'A neutral kitchen works well in any home, but I’d advise steering clear of white as this can make the kitchen feel cold and unwelcoming,' says Juliette Thomas, founder of Juliettes Interiors (opens in new tab). 'Shades like taupe are much more welcoming, especially when paired with wood or quartz worktops and gold or brushed brass hardware, creating a modern yet inviting space.' 

One popular way to embrace this kitchen color scheme is by choosing a textural finish. A limewash paint gives movement and tactility to the walls; you will be able to see the brush strokes and imperfections, which truly give the space a unique character.  

3. Sophisticated off-white

marble surface

(Image credit: Martin Moore)

Pure white kitchens can often feel plain, drab and cold. An off-white, however, has a lot more substance, while not veering too far to the warm or cool side. 

One way to choose the right off-white in the kitchen is by taking cues from the existing furnishings or materials. Look at the flooring, the trims, or the curtains, and coordinate a flow from one surface to another.

'For a classic, neutral feel, shades of off-white will work best,' says Emma from Kelling Designs. 'This classic neutral will allow your kitchen cabinetry and accessories to make more of a statement. I like to use a warm shade of off-white for the kitchen, as it allows me to bring in color through the cabinetry and other key pieces. It creates a timeless and classic backdrop for the kitchen, whilst bringing in warmth.'

'The beauty of choosing a neutral base color for your kitchen is that it will work with almost everything, giving you more options when picking your appliances, cupboard doors, and accessories,' says Chelsea Clark, head of the brand at Lust Home (opens in new tab). 'An off-white is often a great way to make a smaller space, feel bigger.' 

4. Muted green

A dark green kitchen

(Image credit: deVOL)

This shade of dark, muted green is one of the new neutrals we keep talking about - an easy-to-adopt hue that can be used in combination with lots of other colors and finishes. 

'Colors like green and pale blue are all being considered neutral colors today,' says Kelling. 'Greys, greens, or blues create a strong and stylish base for your kitchen that will allow you to cook in a space that's welcoming and inspiring too.'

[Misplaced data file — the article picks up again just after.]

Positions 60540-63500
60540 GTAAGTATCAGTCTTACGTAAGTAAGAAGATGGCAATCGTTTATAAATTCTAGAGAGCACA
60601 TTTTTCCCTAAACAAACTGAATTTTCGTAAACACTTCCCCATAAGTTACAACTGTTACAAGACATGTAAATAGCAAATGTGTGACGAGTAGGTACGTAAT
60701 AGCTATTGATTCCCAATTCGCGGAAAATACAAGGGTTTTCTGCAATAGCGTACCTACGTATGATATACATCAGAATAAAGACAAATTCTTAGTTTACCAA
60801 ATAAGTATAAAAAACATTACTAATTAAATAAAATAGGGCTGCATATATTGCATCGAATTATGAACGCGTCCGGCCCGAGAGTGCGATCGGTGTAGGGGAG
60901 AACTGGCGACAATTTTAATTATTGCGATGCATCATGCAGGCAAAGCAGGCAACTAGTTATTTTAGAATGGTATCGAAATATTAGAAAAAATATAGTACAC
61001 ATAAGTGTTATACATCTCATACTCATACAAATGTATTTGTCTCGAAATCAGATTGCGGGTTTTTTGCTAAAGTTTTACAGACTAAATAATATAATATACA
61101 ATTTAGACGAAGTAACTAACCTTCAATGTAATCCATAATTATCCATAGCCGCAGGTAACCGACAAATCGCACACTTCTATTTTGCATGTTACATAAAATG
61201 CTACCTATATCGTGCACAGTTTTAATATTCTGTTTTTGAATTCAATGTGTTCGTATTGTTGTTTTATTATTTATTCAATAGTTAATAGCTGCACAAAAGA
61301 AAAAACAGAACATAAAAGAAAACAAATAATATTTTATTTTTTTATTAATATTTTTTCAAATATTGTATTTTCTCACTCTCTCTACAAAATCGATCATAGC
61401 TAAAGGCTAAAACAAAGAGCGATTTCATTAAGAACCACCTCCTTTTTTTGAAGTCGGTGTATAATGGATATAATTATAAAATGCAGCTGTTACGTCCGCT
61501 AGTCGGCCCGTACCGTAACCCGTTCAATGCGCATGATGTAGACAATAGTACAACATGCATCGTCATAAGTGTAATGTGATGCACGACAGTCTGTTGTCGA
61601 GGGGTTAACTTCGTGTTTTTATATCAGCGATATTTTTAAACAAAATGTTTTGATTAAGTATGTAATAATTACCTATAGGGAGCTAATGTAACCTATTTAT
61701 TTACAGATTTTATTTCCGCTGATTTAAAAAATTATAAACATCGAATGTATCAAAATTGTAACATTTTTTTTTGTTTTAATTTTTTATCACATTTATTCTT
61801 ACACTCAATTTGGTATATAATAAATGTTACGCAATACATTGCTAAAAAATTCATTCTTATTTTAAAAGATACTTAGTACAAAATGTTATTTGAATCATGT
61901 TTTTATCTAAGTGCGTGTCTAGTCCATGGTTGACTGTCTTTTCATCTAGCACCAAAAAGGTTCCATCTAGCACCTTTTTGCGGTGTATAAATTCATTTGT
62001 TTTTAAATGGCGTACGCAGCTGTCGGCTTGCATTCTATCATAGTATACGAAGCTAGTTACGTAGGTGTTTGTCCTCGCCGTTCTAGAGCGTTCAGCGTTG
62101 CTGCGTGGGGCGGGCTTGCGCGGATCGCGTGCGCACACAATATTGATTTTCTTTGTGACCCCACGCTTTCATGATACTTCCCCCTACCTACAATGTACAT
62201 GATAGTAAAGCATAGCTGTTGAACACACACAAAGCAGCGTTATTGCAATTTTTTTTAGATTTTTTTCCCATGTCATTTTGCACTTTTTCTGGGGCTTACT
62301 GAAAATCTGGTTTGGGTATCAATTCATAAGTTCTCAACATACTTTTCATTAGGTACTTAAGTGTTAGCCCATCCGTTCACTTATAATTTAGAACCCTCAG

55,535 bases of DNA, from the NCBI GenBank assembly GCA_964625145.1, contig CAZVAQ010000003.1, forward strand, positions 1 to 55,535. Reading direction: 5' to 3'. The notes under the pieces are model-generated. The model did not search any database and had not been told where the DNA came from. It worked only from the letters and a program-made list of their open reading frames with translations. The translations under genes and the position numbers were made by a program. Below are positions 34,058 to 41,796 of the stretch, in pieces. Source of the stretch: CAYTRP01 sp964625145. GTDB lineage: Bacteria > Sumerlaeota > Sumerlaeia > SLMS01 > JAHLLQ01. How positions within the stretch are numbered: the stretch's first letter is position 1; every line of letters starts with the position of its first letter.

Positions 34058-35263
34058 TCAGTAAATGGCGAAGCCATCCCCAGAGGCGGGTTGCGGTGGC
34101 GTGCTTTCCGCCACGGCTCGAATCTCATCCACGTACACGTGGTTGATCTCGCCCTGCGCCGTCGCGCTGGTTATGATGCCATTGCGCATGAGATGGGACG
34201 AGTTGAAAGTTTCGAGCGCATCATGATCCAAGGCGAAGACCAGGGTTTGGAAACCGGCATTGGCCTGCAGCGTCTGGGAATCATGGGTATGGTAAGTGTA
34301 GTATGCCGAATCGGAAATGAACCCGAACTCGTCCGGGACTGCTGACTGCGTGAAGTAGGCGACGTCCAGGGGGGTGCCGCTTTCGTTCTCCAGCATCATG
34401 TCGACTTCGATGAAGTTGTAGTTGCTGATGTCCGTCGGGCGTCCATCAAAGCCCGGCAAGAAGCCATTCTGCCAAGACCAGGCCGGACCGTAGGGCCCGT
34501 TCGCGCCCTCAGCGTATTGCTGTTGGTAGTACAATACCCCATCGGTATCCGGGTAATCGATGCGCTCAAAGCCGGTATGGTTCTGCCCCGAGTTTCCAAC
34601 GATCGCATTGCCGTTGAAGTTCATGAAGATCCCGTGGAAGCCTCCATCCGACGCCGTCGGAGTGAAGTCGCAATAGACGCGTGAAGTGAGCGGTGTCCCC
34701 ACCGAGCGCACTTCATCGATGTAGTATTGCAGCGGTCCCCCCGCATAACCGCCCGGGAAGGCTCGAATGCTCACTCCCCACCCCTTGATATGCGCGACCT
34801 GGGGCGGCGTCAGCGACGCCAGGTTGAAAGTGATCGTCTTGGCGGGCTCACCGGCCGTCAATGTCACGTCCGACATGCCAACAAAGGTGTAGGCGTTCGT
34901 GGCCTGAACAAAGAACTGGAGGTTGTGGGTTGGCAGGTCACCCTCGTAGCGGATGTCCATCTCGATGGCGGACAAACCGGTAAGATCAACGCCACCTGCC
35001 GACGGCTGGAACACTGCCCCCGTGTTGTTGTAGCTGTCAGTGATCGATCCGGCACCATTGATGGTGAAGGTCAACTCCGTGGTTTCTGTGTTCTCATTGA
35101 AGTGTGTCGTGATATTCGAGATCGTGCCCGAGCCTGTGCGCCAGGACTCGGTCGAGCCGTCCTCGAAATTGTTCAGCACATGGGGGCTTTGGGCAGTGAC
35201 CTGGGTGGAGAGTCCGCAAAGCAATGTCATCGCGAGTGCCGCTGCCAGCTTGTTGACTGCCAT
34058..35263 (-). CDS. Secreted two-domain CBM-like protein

Dark green kitchens may be associated with traditional designs, but it can give the room a contemporary appeal if you choose to paint the walls and the cabinets the same hue, color drenching the space. A matt paint finish will also add a modern flair to the room. 

If you feel your kitchen's walls and dark cabinetry are becoming too overwhelming, then consider matching it with a pale or wooden floor. The result? A naturally brighter room that can take the cabinets’ dark tones.

Green 06 Matt from Lick (opens in new tab)
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Green 06 Matt from Lick (opens in new tab)

This darker-than-dark green paint creates depth, drama and decadence in an interior. Its smooth matt finish is such that its look isn't spoilt by unwanted glare. 

5. Pitch black 

A black toned kitchen

(Image credit: Dion Keech Architects. Photo credit Lyons Photography)

It may be incredibly imposing and statement-making, but black can be considered a neutral, too. Black kitchens look classic and can create a crisp, dramatic and elegant look. 

‘While it may darken the interior, black walls act as a great backdrop to other aspects of the rooms you want to highlight, whether it’s corners or an architectural feature,' John Ashton of paint brand Albany (opens in new tab). 'Although it can feel daunting, black is a versatile choice that can feel cozy or modern.’